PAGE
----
Eyes 2 Different Sizes: Excess Eyelid Skin or Unsuccessful Ptosis Surgery? (photo)

I had revision ptosis surgery on my right eye 2 months ago for under-correction, and my eyes still are uneven looking. Do I need another revision, or is there something with the shape of the eye, eyelid skin, or other that requires a different type of surgery? The surgeon was satisfied with the 2nd surgery but I'm still uncomfortable with the result and want to know if the ptosis surgery was again unsuccessful or something else needs to be done to even out eyes.

Doctor Answers 6

Ptosis Revision, Upper Eyelid Surgery, Or Brow Lift?

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              Tough question.  Rarely, are two eyelids perfectly symmetric.  Your right eyelid may have 1 to 2 mm of ptosis (hard to tell based upon aspect of gaze and camera angle).  Is your right eyelid better than before surgery?  If it is, you may want to stop the revisions, particularly if your surgeon is happy with the result. 

                No two sides of the face are symmetric.   One aperture is always smaller.  In addition, your right brow appears 2 mm lower than left.  If the brows were lifted to be symmetric, that may take care of the additional loose skin.  However, upper eyelid surgery (skin removal) may be needed as well.  These things all need to be sorted out on a physical exam.  Hope this helps.  Good luck.

Eyelid ptosis revision

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I recommend waiting 6 months for final result. Upper lid swelling, scar tissue that will improve, eyelid skin and brow symmetry can all be factors. At that time, if  the eyelid appears asymmetric I would consult with your surgeon. Good luck!  

Malena Amato, MD, FACS
Austin Oculoplastic Surgeon

Recurrent Ptosis

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Any honest surgeon will let you know that ptosis surgery is complicated and that recurrence of ptosis and/or failure of the surgery is a real possibility.  I agree that the right upper eyelid is ptotic, but also agree that further surgical intervention is probably best held off for at least 6 months. Your right eyebrow also sits lower than your left, enhancing the relative asymmetry.

Stephen Prendiville, MD
Fort Myers Facial Plastic Surgeon
4.9 out of 5 stars 104 reviews

Revision eyelid ptosis surgery

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Based on the photos, you do have ptosis of the right eye and smaller vertical opening compared to the left. It's hard to discern on single view photo but it appears that your right cheek is also flatter and less projecting. You right eyebrow also appears lower. Your right eye may be positioned slightly behind the left eye and that will make the right eyes appears smaller. Most people are asymmetric, it's just a matter of degree of asymmetry that we can tolerate or accept. I would recommend that you wait at least 6 months before any additional procedure done on that eyelid. As far as another revision is concerned, seek out a couple of opinions from other surgeons who have experiences with ptosis repair.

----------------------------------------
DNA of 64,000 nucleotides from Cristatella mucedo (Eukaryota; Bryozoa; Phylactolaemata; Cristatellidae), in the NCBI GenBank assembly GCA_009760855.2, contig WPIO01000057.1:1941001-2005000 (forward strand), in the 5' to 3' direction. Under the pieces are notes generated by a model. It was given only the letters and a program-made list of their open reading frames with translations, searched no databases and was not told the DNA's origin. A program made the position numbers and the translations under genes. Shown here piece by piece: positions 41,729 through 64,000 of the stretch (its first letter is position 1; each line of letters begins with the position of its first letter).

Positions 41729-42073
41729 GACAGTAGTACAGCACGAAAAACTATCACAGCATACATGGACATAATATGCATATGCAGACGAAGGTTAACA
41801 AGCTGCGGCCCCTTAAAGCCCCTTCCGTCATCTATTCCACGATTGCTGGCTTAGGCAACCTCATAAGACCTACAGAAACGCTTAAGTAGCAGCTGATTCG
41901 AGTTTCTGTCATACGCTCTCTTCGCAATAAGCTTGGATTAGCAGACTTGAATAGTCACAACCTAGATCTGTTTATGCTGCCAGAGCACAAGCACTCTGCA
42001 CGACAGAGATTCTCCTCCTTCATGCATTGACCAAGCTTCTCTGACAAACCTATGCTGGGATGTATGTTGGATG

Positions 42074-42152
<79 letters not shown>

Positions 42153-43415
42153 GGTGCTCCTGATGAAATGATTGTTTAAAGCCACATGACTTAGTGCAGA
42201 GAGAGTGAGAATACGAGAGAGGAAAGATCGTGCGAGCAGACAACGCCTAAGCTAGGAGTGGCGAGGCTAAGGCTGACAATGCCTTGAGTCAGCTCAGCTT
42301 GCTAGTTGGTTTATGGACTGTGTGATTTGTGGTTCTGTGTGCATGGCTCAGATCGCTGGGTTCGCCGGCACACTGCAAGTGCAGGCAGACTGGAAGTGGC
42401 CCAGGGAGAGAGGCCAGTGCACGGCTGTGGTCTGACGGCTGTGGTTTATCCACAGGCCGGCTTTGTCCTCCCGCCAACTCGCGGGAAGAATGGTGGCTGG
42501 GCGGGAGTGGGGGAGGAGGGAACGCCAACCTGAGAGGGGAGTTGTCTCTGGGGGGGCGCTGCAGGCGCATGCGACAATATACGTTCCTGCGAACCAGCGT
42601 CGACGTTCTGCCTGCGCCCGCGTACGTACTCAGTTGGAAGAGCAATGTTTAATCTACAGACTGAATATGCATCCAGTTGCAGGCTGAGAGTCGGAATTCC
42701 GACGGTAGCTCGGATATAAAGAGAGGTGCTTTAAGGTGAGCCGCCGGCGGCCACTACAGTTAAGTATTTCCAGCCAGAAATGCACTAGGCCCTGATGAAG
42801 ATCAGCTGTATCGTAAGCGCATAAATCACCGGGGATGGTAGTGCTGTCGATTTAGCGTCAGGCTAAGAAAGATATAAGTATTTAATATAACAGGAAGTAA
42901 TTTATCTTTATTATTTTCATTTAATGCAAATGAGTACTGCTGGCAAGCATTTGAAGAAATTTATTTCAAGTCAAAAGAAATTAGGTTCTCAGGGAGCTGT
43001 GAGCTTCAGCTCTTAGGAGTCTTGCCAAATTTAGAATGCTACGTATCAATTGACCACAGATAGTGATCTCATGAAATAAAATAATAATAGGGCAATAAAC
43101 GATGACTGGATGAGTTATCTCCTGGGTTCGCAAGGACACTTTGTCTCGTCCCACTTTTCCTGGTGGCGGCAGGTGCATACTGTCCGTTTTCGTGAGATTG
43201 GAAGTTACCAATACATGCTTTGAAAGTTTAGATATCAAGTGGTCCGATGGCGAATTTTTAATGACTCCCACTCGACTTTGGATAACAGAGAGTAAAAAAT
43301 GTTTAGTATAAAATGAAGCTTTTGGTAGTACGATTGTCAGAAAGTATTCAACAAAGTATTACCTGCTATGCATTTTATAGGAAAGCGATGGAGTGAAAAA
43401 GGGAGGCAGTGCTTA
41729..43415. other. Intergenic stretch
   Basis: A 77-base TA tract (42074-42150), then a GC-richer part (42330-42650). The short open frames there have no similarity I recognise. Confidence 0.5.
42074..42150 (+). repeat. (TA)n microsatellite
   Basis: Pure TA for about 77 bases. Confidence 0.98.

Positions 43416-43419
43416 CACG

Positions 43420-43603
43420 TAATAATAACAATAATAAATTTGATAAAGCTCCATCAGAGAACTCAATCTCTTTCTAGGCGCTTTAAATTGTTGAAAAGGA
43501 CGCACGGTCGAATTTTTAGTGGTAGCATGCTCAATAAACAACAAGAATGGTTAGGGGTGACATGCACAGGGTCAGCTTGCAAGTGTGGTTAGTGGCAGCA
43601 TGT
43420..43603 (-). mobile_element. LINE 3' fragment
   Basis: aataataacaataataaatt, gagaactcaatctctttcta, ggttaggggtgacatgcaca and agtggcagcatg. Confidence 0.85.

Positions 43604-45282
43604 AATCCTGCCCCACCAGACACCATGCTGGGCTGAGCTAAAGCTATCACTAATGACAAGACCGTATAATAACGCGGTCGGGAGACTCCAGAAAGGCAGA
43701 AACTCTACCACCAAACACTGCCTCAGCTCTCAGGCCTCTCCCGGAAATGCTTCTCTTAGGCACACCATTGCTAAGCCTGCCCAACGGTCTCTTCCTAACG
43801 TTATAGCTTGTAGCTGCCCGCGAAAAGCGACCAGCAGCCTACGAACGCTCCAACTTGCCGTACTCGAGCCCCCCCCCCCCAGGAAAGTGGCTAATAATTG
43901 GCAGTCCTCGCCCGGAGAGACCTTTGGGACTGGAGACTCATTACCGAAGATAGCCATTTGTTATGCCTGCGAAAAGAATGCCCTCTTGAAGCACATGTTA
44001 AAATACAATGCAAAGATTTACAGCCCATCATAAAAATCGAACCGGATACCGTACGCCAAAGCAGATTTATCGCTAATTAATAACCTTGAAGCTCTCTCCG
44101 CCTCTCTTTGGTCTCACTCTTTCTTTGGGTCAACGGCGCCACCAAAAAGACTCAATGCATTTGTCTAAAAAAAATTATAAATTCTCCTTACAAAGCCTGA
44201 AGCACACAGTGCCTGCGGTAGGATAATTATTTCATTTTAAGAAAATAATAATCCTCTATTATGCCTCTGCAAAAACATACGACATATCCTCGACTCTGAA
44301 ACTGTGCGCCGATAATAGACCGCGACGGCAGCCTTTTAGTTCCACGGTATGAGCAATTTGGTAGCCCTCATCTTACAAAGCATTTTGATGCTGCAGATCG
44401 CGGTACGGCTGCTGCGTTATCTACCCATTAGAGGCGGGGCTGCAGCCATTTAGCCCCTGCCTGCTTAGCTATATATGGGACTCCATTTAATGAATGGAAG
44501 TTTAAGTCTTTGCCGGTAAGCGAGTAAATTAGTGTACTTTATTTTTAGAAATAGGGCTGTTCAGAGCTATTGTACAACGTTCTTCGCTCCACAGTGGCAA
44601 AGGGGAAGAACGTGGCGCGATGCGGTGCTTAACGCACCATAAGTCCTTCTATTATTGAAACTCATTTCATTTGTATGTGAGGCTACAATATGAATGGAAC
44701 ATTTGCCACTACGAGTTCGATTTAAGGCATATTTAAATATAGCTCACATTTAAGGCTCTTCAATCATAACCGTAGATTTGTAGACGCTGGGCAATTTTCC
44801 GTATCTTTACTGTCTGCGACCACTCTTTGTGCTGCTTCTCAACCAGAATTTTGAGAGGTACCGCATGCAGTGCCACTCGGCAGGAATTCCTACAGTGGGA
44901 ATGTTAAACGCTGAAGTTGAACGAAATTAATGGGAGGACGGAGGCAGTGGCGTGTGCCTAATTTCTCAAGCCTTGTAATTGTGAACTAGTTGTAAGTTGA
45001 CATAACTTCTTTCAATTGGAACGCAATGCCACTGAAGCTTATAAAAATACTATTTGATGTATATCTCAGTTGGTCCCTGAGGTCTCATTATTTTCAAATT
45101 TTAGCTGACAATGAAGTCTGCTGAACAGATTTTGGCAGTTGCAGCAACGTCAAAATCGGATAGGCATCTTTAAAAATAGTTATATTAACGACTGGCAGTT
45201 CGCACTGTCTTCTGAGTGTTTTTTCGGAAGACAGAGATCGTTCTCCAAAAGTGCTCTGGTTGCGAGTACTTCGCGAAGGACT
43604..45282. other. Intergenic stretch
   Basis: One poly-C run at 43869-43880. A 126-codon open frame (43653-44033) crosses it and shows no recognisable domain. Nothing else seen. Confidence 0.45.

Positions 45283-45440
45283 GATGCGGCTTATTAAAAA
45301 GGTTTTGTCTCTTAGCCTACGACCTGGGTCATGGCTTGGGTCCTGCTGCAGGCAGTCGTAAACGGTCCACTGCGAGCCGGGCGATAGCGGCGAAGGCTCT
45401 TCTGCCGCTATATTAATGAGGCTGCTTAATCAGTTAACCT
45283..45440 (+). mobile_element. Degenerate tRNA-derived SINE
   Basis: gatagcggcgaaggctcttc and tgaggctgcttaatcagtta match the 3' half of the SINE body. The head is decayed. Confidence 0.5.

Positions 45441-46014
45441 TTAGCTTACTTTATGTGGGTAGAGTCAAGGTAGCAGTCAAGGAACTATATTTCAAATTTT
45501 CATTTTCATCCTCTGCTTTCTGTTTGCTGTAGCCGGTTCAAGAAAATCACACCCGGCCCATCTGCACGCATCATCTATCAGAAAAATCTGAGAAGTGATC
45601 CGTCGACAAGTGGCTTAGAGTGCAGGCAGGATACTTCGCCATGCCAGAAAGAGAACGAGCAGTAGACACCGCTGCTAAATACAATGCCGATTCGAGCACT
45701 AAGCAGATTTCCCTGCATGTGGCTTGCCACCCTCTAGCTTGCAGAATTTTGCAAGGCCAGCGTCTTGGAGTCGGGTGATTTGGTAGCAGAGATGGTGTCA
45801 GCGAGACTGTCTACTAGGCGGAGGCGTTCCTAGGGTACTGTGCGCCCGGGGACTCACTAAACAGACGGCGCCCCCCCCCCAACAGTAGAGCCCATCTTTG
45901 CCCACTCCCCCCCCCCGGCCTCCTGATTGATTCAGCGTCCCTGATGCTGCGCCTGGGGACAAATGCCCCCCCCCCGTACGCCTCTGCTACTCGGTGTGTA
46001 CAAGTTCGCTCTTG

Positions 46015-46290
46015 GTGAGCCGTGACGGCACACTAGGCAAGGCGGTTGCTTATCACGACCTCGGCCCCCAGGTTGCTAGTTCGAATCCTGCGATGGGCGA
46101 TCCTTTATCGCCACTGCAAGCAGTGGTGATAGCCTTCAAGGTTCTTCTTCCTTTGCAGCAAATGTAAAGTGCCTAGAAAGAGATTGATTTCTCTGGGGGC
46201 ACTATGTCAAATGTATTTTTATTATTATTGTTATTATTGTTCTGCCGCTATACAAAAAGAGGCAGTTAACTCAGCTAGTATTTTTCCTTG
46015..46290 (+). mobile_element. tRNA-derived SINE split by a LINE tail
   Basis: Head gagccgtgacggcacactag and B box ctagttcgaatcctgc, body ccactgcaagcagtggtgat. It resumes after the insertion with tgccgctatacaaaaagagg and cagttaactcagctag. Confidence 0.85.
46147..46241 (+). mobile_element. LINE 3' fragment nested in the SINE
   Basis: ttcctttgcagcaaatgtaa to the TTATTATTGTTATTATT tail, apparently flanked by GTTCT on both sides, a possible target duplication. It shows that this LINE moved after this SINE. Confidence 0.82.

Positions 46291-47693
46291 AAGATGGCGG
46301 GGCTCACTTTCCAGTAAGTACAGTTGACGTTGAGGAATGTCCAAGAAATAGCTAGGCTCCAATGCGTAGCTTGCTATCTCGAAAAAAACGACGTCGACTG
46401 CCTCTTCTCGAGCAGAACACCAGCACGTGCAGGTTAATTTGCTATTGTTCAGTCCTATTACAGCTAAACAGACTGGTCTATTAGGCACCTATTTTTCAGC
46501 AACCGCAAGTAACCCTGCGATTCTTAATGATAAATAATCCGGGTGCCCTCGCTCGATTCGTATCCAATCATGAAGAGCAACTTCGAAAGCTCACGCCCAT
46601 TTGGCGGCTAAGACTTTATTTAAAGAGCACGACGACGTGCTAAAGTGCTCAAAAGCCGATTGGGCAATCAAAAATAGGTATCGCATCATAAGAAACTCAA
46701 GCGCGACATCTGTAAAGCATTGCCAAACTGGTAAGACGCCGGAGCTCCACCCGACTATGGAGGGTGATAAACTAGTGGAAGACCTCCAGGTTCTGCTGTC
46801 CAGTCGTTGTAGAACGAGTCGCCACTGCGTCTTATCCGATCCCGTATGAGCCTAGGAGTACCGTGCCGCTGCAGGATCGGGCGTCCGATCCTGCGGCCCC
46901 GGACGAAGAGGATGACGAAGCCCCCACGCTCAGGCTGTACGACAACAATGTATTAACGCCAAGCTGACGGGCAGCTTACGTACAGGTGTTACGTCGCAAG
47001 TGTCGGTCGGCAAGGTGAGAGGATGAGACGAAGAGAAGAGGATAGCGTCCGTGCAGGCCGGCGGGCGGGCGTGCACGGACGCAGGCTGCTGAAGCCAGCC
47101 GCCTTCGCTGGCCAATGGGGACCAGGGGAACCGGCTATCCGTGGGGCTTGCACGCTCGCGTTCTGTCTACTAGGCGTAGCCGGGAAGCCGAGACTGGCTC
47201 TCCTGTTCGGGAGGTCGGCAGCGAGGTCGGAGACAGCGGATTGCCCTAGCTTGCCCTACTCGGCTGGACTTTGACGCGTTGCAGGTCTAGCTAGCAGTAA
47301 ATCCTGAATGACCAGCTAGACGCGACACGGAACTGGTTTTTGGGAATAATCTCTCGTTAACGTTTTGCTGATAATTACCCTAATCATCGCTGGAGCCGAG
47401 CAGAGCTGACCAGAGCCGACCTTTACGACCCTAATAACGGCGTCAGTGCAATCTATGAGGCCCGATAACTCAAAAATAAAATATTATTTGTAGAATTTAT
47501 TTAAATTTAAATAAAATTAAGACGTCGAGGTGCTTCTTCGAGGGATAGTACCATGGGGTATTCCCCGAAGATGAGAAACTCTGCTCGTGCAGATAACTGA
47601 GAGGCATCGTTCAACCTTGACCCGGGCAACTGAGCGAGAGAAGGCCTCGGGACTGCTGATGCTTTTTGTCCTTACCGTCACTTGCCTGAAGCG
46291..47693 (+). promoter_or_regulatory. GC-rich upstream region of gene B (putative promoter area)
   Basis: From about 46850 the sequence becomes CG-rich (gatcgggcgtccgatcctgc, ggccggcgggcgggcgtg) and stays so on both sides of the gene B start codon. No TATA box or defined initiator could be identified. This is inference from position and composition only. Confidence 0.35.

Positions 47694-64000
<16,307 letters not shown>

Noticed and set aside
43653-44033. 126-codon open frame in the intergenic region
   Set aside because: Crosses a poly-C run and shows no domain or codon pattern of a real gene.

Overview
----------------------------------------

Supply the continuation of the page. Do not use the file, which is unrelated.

Best Wishes,

Stewart Wang, MD, FACS
Los Angeles Plastic Surgeon
4.6 out of 5 stars 28 reviews

Revisional ptosis surgery

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You do have right upper eyelid ptosis.  Ptosis surgery is not always easy and revision ptosis surgery is even harder.  However, there is a technique that more predictably works in those who have had multiple previous ptosis surgeries. The technique is called full-thickness eyelid resection for revisional ptosis surgery. Seen an oculoplastic surgeon.

Mehryar (Ray) Taban, MD, FACS
Beverly Hills Oculoplastic Surgeon
4.9 out of 5 stars 91 reviews


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Recurrent ptosis surgery can be challenging, but is possible. At this point, I would not jump in to have surgery a third time right away.

My recommendation is to wait at least 6 months to allow the scarring to further soften and mature, before attempting a third time.

If you plan on getting another opinion from an Oculoplastics surgeon, I would recommend getting copies of the operation reports from the first 2 surgeries, so that a more informed decision can be made regarding the next appropriate  step.

A.J. Amadi, MD
Seattle Oculoplastic Surgeon
5.0 out of 5 stars 42 reviews

These answers are for educational purposes and should not be relied upon as a substitute for medical advice you may receive from your physician. If you have a medical emergency, please call 911. These answers do not constitute or initiate a patient/doctor relationship.